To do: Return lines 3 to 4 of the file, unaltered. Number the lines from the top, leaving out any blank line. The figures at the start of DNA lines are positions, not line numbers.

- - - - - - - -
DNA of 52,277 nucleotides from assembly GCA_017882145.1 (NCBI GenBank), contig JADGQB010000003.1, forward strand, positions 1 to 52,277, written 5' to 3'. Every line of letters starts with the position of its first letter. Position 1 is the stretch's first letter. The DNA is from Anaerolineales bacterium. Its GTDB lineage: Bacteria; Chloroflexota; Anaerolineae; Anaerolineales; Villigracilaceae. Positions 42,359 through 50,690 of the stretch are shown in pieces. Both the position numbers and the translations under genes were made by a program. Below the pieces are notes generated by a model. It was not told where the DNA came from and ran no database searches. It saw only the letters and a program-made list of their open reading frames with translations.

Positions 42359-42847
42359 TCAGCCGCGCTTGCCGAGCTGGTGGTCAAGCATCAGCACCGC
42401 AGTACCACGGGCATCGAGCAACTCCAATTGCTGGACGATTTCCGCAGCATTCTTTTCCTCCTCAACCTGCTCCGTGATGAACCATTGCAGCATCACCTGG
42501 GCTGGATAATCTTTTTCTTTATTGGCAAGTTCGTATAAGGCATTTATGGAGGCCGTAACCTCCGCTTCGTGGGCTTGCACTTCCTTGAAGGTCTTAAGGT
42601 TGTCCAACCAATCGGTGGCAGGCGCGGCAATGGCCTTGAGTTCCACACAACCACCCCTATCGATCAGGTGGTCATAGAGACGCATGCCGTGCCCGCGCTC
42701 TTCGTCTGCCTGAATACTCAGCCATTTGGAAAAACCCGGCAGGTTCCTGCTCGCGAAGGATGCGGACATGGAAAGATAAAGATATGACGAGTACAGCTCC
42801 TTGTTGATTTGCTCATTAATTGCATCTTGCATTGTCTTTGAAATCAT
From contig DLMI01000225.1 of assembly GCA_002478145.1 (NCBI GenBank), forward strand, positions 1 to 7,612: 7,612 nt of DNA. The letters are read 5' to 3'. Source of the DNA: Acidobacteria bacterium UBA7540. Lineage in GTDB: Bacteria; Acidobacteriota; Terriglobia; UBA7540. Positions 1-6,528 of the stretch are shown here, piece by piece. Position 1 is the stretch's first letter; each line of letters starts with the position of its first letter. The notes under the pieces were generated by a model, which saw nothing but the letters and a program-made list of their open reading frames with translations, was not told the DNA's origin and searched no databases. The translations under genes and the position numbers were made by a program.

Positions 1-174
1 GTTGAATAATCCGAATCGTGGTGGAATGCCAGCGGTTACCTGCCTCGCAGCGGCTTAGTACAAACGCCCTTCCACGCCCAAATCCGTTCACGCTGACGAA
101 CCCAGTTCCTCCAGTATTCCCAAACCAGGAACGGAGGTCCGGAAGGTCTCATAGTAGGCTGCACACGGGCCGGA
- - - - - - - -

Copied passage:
42359 TCAGCCGCGCTTGCCGAGCTGGTGGTCAAGCATCAGCACCGC
42401 AGTACCACGGGCATCGAGCAACTCCAATTGCTGGACGATTTCCGCAGCATTCTTTTCCTCCTCAACCTGCTCCGTGATGAACCATTGCAGCATCACCTGG